What I’ve read: January 2014

One month down, eleven more to go to work through The List.

In order of books read:

1.

einstein never used..

Einstein Never Used Flash Cards – Kathy Hirsh-Pasek and Roberta Michnick Golinkoff

I saw this book at the library while waiting for the kids to finish something, can’t even remember what it was exactly. It grabbed me because the subtitle of the book is:

How Our Children Really Learn — and Why They Need to Play More and Memorize Less

Well, a book about letting kids play? Attention fully grabbed. The basis behind the book is that we spend so much of our time/energy/effort into pushing our kids to excel academically – while they’re still in preschool (or toddlers, infants, or even before they’re born). A majority of the book is spent detailing how kids learn through play. Simple play. Not the electronic “educational toys”, but simply blocks, books, or the play kitchen. While we as parents can and should guide and help that process along, there’s really not a lot of “sit down”-structured academic-type work that we need to be doing.

Overall, it was a dry book to read (lots of studies listed and spelled out). But, it was very eye opening at the same time. Well, maybe it was more “confirming” for me than eye opening. I tend to be telling my kids to “go play” a LOT, even before I read this book. It’s led me to a couple of thoughts about how we approach our “preschool”, which I’ll have to write up in another post as it would probably make this one much too long.

3.  (intentionally “out of order”)

prideandprejudice

Pride and Prejudice – Jane Austen

I read this one for the Motherhood and Jane Austen Book Club. I had read it last year and, I’ll admit, I was a little “lost”. I didn’t really connect with the story, much less have a clue what was going on. One thing that actually helped this was watching Downton Abbey. I know it’s set about 100 years later, but the culture is essentially the same, and at the very least it helped me to be able to visualize the setting. (I’m a very visual person, if I can see it, I’ll generally understand it, remember it, be able to relate to it, etc…).

The other thing that helped was taking notes. I know, this is supposed to be a “fun” read, but it’s still a piece of literature and taking notes really helped me to be able to process…. everything….

Anyways, super fun to read it through this time. I got a lot more out of it, even while getting odd looks from my hubby for the note-taking 🙂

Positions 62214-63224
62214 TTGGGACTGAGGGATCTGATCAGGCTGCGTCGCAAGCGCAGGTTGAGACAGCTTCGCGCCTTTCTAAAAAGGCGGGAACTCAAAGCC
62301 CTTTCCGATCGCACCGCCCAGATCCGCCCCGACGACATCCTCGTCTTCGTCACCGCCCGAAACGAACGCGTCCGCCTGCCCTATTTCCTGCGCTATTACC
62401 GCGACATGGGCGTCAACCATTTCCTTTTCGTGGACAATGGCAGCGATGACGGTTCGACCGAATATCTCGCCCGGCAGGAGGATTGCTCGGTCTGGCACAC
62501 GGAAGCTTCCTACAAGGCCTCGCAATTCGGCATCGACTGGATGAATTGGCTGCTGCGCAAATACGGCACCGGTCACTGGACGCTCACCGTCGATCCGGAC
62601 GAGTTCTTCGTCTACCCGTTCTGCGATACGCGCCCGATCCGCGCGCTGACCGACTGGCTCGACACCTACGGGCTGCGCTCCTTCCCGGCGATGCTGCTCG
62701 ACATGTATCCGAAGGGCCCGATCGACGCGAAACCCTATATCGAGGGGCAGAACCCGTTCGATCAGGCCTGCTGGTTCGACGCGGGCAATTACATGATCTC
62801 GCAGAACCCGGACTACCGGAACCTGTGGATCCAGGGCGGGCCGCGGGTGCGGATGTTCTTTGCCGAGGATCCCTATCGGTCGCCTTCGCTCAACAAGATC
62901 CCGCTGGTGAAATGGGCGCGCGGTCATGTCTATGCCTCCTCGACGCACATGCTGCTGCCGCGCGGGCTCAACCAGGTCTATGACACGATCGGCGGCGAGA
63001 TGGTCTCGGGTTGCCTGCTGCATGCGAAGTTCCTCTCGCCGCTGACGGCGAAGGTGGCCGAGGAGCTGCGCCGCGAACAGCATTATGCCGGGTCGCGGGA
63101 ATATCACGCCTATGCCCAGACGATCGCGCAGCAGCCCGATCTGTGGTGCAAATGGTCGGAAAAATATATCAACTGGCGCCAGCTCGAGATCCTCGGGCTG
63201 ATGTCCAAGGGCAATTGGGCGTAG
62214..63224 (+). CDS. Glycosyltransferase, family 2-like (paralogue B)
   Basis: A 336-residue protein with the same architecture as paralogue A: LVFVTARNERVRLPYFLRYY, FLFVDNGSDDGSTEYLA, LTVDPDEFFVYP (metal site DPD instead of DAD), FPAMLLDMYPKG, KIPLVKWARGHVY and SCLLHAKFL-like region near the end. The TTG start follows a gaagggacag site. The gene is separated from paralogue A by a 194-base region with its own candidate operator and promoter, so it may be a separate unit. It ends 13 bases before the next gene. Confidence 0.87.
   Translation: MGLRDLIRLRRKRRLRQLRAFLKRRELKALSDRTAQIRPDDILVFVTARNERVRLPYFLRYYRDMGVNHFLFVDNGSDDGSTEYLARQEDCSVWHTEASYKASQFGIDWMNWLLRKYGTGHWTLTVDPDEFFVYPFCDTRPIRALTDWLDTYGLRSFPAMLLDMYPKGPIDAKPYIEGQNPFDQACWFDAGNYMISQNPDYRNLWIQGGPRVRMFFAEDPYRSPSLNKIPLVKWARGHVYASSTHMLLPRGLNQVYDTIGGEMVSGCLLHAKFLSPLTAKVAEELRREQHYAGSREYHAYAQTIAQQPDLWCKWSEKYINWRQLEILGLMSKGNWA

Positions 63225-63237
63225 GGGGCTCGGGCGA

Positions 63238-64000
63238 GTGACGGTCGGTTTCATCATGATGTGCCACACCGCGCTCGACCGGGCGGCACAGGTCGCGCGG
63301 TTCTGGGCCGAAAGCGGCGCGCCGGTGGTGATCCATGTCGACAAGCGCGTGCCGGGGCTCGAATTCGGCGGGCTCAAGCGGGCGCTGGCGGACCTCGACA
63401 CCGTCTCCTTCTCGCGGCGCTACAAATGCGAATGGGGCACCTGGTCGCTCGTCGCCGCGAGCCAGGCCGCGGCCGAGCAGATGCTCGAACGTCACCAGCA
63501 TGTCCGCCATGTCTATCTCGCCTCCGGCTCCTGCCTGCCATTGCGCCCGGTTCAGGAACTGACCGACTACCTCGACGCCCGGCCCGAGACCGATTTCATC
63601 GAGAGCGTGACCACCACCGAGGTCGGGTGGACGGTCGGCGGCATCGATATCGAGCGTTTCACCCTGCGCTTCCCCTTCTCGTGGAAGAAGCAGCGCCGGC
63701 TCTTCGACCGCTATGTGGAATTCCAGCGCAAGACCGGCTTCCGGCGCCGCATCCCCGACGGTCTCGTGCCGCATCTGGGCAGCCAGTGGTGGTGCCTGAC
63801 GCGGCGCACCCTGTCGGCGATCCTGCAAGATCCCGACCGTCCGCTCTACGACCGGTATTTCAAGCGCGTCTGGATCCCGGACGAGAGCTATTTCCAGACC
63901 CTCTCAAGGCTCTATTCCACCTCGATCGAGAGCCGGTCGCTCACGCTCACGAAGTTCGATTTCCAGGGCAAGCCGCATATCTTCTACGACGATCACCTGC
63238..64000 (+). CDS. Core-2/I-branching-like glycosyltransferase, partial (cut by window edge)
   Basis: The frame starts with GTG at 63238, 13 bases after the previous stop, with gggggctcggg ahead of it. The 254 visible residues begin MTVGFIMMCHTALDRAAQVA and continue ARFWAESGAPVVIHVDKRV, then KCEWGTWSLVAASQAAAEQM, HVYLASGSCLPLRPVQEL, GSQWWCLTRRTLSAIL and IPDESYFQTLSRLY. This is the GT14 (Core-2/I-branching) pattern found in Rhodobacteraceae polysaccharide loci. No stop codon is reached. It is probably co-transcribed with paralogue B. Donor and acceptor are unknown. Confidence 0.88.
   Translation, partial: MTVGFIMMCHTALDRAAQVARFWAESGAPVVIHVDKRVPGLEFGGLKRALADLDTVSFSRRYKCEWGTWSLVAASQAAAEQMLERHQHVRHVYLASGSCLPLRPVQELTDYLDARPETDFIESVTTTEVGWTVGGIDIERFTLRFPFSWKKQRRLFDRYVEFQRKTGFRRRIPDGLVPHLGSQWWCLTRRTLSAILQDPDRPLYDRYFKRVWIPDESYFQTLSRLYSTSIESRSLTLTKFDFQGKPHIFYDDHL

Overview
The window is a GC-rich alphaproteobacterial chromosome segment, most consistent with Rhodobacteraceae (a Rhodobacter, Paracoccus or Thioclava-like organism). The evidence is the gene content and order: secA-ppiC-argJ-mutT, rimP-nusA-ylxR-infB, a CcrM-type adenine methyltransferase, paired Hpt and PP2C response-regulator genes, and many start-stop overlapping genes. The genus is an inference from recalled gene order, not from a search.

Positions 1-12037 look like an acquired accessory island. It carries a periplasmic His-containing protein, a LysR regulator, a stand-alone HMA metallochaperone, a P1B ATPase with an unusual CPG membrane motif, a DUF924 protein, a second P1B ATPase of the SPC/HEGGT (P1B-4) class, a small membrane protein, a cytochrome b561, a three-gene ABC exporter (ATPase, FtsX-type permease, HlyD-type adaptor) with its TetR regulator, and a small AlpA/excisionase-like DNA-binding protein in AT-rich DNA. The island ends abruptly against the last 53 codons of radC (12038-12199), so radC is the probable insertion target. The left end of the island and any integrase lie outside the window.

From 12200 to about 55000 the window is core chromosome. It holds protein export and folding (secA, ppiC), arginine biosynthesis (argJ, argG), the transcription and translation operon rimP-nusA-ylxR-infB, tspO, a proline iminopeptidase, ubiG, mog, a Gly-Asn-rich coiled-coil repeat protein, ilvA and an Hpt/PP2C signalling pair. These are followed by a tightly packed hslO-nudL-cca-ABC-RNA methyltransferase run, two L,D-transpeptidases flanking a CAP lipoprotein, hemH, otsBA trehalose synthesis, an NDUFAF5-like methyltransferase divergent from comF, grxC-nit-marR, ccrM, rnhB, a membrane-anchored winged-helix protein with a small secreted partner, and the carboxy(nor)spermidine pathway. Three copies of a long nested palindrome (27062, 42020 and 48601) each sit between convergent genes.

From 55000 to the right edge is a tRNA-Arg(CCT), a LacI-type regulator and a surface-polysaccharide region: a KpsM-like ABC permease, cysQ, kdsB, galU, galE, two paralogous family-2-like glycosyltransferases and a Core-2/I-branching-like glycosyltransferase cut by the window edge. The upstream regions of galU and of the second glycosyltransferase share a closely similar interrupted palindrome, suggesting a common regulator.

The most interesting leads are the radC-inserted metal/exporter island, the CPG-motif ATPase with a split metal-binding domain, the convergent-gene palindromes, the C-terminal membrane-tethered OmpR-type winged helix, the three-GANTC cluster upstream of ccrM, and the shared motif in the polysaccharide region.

And, I don’t have this version of the book, although it sure is purty… I mostly read in my all-in-one tome of Jane Austen novels, with a little bit of kindle-reading when I was out and about.

2. and 4.

fairyland 1 fairyland 2

The Girl Who Circumnavigated Fairyland in a Ship of Her Own Making and The Girl Who Fell Beneath Fairyland and Led the Revels There by Catherynne M. Valente

(This is why I listed them out of order, I thought it’d be easier if I did both these books together.) These are books one and two of a (so far) three book series. I’ll be honest, it took me a little while to get into the first book, probably because I was trying to read P&P at the same time. But once I did finally get into it…. What a gem!

I want to go to Faiyland. But I have a sneaking suspicion that it’s one of those places you can only get to if you’re under a certain age. I love the way the author writes. I love the descriptions of things.

Here’s a quote from past the end of book two, while the author is “giving an interview” to one of the characters from Fairyland:

A Book Is A Universe. A Book is it’s own universe and while in it, you must play by their rules more or less. Some of the more modern novels are lenient on this point and have very few policemen to spare… This is also why books along the walls make any place feel different – all those universes, crammed into one spot! Things are bound to shift and warp and hatch schemes.

The books are absolutely full of writing like this. Very literal, very imaginative, very make-you-think kind of books. I also found there were quite a lot of moral truths throughout. A very good thing for young readers. Will definitely keep on the lookout for these books so I can add them permanently to our library.

5.

Dear Mr Knightley.cover

I did an “official” book review for this one. Click the image to go there.

6.

lumen fidei

Another book review book. Click the image to find the review.

And that wraps up the January Readings. Not all of them were on my official list, but what are lists for if they can’t be changed? 🙂

Linking up over at at Housewifespice for What We’re Reading Wednesday

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3 thoughts on “What I’ve read: January 2014

    1. To be fair, I should say “Finished” these books in January (two of them I started in December). I really enjoyed the Einstein book it’s a great “excuse” to let the kids play and not do preschool.
      Thanks for stopping by!
      ~Ruth Anne

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